Brian Chau – Food Mercenary and Entrepreneur
Any time is Chau Time as long as Brian Chau is here. Brian Chau is a food systems analyst, fungal fanatic, and charismatic chemist. He evaluates the food system through the lens of food democracy by looking into methods of reducing barriers of entry for entrepreneurs and food businesses to enter and scale in the food industry. With his experience in the food space, he has come to combine his food science knowledge with his love and obsession for fungi to co-found a mushroom company. MycoKind, a kindness that grows on you, focuses on building communities around appreciating fungi. The company is hosting a mushroom pop-up in collaboration with local farmers, foragers, fungal fanatics, brands, and chefs to showcase and promote a fun-filled fungal feast!
1. What has your experience been like as an Asian in America?
While growing up in San Jose, California, the heart of Silicon Valley, I was surrounded by mostly Asians and members of the Latinx community. I did not grow up in an environment where I felt like a minority. In essence, I grew up in this bubble that is uniquely different than what some Asian Americans experience in other parts of the country and US territories.
The only time I did feel different based on skin color was when I traveled outside of the San Francisco Bay Area. I recall a family vacation more than a decade ago where my parents were fortunate enough to book a room at some luxury hotel on the way to Catalina Island. While getting off a SUV and being surrounded by mostly older, white, wealthy men, there was this feeling of not belonging. That feeling is something I would never forget and is hard to describe because there were no words spoken or physical interactions. It felt like gravity pulled me and my family down during all the leering, as if to communicate “get out of here; you don’t belong”. I never knew a collective stare could have so much weight of uncomfortableness.
2. What led you to pursue a Bachelors in Food Science and Technology at UC Davis? How much influence, if any, did being Asian or having Asian parents influence your decision?
Serendipity. My father graduated from UC Davis for his undergrad as well. He studied some sort of engineering. Anyway, he lived through 3 strikes and several layoffs while working in hardware before and after the dot com boom. He told me not to become an engineer, which is surprising for many Asian Americans who live around Silicon Valley. Instead, like most immigrant parents, my parents pushed me to become a pharmacist or a doctor. I chose to compromise and look into nutrition programs. While applying to UC Davis, I had two options to pick for majors. I put nutrition as my first choice and scrolled up and down the list to stumble upon food science. I didn’t think much of it and put it down as a second option. I got accepted into Davis and was placed as a food science major. I didn’t know what it was and had to do some quick research. I liked the idea of playing around with food in a scientific sense. After some intro classes and research assistantship as an undergrad, I never looked back on choosing to have fun while learning about food.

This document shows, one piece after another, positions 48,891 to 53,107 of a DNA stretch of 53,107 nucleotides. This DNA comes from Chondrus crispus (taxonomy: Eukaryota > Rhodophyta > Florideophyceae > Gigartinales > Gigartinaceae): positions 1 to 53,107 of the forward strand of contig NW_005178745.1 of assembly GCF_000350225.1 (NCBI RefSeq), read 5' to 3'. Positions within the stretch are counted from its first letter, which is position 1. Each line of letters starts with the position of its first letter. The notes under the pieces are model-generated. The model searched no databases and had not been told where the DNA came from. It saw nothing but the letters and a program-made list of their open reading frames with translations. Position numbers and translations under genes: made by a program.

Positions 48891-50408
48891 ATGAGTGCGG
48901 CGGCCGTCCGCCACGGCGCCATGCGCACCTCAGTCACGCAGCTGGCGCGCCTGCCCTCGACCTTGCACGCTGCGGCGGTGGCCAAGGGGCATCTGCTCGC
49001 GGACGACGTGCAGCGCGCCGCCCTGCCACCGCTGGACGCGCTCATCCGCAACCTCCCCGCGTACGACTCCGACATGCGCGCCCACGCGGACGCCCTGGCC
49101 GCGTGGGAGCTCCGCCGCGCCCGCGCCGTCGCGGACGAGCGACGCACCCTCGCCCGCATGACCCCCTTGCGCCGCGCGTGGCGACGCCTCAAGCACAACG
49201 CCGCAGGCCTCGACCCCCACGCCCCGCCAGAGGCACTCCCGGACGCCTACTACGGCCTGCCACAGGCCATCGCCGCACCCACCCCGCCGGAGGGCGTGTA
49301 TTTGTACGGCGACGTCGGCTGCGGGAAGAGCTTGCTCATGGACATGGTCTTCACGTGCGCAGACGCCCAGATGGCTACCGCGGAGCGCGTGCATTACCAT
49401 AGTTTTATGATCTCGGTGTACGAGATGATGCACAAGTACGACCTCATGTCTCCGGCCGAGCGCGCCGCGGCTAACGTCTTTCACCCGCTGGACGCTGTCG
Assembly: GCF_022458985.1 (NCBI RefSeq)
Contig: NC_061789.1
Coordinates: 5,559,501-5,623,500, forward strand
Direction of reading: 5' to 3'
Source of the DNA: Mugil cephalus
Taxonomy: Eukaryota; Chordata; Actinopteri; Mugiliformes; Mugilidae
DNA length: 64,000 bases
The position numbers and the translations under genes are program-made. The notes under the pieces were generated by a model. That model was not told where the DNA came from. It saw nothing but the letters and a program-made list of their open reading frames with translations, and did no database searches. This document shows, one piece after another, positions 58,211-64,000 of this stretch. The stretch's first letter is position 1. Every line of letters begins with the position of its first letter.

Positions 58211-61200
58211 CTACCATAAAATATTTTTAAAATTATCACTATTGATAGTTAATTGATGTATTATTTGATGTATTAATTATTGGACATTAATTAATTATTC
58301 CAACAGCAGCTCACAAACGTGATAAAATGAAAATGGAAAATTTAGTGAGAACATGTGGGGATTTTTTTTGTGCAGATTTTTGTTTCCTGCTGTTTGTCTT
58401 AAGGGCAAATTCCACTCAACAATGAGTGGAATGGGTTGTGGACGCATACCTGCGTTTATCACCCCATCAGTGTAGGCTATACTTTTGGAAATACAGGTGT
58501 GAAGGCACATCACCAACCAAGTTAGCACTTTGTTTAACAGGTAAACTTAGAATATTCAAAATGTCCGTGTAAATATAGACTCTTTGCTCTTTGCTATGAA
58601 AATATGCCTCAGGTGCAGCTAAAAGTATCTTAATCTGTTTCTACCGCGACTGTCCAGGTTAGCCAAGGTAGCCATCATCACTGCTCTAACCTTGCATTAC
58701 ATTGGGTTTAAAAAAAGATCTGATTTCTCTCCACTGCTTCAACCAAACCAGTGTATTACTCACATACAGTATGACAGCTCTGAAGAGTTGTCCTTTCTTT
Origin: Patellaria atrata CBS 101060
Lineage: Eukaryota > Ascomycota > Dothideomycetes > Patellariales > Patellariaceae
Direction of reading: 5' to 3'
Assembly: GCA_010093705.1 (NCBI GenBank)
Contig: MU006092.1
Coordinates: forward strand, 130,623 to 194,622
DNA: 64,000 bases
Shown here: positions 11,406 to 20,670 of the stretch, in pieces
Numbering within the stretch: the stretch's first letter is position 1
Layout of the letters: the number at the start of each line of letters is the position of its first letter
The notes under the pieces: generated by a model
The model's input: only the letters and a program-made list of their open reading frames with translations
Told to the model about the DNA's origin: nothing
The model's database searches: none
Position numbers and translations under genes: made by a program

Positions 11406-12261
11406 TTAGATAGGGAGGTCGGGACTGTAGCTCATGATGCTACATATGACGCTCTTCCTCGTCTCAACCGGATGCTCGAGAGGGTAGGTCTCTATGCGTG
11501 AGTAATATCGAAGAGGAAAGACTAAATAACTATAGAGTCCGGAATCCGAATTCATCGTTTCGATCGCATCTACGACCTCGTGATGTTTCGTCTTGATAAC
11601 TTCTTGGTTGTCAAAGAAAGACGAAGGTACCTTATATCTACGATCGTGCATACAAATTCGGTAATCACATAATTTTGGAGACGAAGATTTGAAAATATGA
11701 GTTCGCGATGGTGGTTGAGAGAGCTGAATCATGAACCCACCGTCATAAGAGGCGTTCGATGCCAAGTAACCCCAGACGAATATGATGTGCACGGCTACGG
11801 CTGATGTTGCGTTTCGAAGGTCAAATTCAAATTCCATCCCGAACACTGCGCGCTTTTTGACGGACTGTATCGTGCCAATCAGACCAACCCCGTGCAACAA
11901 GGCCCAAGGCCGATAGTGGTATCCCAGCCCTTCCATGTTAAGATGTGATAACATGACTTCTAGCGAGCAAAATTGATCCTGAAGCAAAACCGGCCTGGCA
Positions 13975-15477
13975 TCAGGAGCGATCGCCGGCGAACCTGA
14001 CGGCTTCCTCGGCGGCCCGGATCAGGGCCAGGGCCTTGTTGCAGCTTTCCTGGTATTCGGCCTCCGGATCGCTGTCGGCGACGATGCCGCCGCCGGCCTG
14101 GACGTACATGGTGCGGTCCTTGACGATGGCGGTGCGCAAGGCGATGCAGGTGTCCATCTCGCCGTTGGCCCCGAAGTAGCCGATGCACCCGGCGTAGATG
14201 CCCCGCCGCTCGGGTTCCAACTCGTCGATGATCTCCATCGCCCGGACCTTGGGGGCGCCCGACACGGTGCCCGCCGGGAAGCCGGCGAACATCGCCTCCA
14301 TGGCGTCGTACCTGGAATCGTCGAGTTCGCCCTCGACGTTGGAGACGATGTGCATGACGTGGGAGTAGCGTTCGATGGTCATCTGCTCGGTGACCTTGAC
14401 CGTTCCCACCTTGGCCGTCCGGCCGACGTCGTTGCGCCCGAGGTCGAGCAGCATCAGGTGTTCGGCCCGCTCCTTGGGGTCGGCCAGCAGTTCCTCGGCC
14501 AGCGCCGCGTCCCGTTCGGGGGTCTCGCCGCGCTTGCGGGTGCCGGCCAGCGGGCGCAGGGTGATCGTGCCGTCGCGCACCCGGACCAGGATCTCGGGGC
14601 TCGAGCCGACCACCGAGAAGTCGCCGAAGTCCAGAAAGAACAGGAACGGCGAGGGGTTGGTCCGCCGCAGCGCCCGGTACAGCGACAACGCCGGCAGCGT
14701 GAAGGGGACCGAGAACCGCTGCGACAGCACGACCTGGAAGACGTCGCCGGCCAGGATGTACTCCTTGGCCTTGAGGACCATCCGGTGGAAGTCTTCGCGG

3. What did you do after graduation that ultimately led you to become a food consultant? What do you enjoy most about food consulting and what do you find most challenging?
I jumped around from job to job in the San Francisco Bay Area. The food manufacturing scene in the area is limited and being pushed out because more money can be made through software and digital applications. Except for working for a startup, which I did from time to time, I had very limited options besides working for a food manufacturing company. In short, I worked in quality assurance (QA), research and development (R&D), confections, meal kit delivery, chocolate, juices, baked bars, and a couple of consulting firms working on a wide range of products. Every opportunity was a showcase of the oldest form of oppression and exploitation in the food industry. If you recall the history lessons of the industrial revolution and the lessons from The Jungle by Sinclair, the oppressive manner is still alive and well to this day. I mean it is applicable in any industry, but if California, and especially, the San Francisco Bay Area is this revered progressive state, then how is it that there are no discussions around oppression in the food industry? After experiencing racial injustice, sexual harassment, ridicule by an employer about being sexually harassed, exploitation for labor and being underpaid for my work, and getting laid off, I felt frustrated and disenfranchised. Nevertheless, I managed to go from unemployment checks to jumpstart my own consulting practice and completed a Master’s of Science in food systems and society with a focus on social justice through evaluating neoliberalism in Silicon Valley food and tech culture.
As I worked in independent food consultation and wrote my thesis, I observed and experienced the trials and tribulations of many hard-working entrepreneurs. There are a lot of barriers to entry in the food industry for about 80% of my clients. Each challenge is a puzzle that requires technical, socioeconomic, geopolitical, and regulatory knowledge. I may not know everything about the whole system, but I stick to the basic principles of people matter and it is the relationship that defines the working project as worthwhile to tackle. I connect the dots and help solve issues, whether it is supply chain for kukus, a Persian frittata for Oyna Natural Foods, or development of frozen yogurt for a Miami non-profit, GLOW. I learn and quickly adapt to challenges from keto chocolate truffles from Skinny Me Chocolates to a complex blend of herbal and medicinal mushroom infused syrups from Inveev. I find working with people from concept to commercialization of their products to be fulfilling.
4. How do you think Asian food products are perceived in the U.S. food industry and to what extent are those perceptions shaped by Asians?